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A faith-based debate?

A faith-based debate?

The New York Times notes that this presidential election campaign season has been unusual for the absence of emphasis on certain hot-button social issues, such as abortion, or marriage equality.

This evening’s Vice Presidential debate could return the public conversation to those traditional concerns of so-called “values voters,” because of the faith foundations of the two men on the center stage.

The two men who will face off, Senator Tim Kaine of Virginia and Gov. Mike Pence of Indiana, share a deep religious faith that is central to their politics, but has been obscured by a more profane than holy race on top of the ticket.

While both men are devout, they represent different strands of Christianity in American life, a contrast that is likely to be on display as they discuss their positions on social issues and how religious beliefs would guide their approach to governing.

The Times says that Pence, who grew up Catholic but turned to Evangelical Christianity at college, has found himself in a political race almost devoid of the kinds of issues which a conservative Christian would normally expect to address.

Mr. Pence, whose signature line is that he is “a Christian, a conservative and a Republican, in that order,” finds himself in a campaign devoid of any debate about the moral questions that have for decades been central to the country’s right-left political divide …

Early in his political career, Mr. Kaine’s style of Catholicism made him uneasy with some elements of the Democratic Party, particularly on issues like abortion rights and same-sex marriage. While he has since shifted on those issues to accommodate his party – and his running mate – he remains unapologetic about how important his faith is to his career in public service. …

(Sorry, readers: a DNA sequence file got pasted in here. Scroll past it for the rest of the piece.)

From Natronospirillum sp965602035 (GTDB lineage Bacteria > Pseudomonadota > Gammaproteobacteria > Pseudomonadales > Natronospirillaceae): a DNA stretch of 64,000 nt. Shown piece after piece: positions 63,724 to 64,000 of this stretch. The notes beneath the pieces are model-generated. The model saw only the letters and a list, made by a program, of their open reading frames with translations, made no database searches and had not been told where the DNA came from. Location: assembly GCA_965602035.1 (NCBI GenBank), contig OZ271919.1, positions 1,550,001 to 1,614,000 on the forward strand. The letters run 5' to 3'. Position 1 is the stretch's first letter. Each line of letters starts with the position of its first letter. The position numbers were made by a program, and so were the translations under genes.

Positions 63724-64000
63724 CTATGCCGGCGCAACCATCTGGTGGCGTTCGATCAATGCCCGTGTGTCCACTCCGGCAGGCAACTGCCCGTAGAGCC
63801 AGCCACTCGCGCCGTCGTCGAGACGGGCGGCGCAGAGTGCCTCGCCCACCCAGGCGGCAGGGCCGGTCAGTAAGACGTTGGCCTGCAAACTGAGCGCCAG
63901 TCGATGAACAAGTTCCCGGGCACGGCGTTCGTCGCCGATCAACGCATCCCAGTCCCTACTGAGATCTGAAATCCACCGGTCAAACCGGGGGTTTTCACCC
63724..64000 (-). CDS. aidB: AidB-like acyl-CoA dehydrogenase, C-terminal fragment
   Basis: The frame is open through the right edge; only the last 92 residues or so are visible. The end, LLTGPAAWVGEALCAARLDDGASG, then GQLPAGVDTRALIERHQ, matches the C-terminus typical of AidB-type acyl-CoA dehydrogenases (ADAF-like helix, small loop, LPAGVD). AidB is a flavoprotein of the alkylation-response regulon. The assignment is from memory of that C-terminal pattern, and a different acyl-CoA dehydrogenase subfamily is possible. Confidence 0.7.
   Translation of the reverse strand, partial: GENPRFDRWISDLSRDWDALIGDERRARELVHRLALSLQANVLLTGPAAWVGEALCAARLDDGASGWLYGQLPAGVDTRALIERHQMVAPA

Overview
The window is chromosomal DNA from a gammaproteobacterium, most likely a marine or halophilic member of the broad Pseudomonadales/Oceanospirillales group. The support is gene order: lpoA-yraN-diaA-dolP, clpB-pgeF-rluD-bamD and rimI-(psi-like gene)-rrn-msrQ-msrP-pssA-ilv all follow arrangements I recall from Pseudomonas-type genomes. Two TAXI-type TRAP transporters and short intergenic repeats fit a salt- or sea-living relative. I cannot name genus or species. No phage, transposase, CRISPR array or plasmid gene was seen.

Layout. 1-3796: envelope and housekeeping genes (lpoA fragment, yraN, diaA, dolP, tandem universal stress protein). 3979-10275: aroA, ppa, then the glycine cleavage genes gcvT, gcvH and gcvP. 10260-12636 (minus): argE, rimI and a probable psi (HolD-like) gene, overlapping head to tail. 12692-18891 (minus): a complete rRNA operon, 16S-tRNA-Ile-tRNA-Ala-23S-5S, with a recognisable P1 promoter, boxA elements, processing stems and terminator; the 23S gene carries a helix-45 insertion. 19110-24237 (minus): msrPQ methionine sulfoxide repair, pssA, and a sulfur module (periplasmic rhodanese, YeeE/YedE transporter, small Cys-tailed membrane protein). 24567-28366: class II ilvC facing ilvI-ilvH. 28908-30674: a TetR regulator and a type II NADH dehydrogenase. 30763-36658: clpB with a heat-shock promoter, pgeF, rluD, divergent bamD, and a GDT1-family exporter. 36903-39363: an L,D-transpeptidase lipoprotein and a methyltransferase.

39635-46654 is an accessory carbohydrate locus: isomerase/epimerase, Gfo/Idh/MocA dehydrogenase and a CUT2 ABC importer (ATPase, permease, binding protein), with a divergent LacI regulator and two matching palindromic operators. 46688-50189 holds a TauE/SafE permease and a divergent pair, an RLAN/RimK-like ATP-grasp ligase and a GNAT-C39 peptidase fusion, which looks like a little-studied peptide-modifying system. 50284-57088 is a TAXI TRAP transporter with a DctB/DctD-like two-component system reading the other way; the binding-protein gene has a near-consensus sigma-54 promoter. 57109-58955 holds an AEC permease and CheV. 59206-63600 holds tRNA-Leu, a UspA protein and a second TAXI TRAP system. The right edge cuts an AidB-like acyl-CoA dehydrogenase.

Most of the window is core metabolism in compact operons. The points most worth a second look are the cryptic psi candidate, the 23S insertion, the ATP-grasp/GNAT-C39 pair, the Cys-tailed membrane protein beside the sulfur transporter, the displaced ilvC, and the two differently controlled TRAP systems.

He said he had not encountered any discomfort from his party, which polls show to be increasingly secular, when he talks about his religious beliefs.

“It doesn’t divide you from people,” he said. “It actually connects you to people because they’re skeptical about people in politics but curious about us, too, and if you share with them what motivates you, that gives them some understanding of who you are.”

Read more at the New York Times. The Vice Presidential debate will be held this evening at 9pm at Longwood University, Farmville, Va.


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Kenneth Knapp

I worry about politicians who wear their faith on their sleeves. Anyone can read their politics into the Bible, but I question the mental stability of those who conclude that Jesus endorses their political agenda. I stop listening whenever politicians start talking about their religion or clergy start talking about their politics

Paul Woodrum

Kaine is a liberated, rational Roman Catholic. Pense is an ex-Roman Catholic, now a Protestant Evangelical, a nut that didn’t fall far from the tree. I was thankful that, for the most part, they didn’t get into social issues. A tightly wound Kaine won on content, Pense on style. Neither directly addressed the television audience as much as they should have. The table arrangement and camera placement worked against them.

JC Fisher

I didn’t see the debate, but heard one post-debate commentator suggest that Gov Pence’s attack on abortion rights “offered something to Christians” [note, no modifiers, e.g., “some”, “social conservative”, much less “anti-choice”]. Blergh.

Evan Anderson

I wish that religion could be excluded from the debates. I feel that we’re going places that the founding fathers and mothers specifically rejected. God’s peace.

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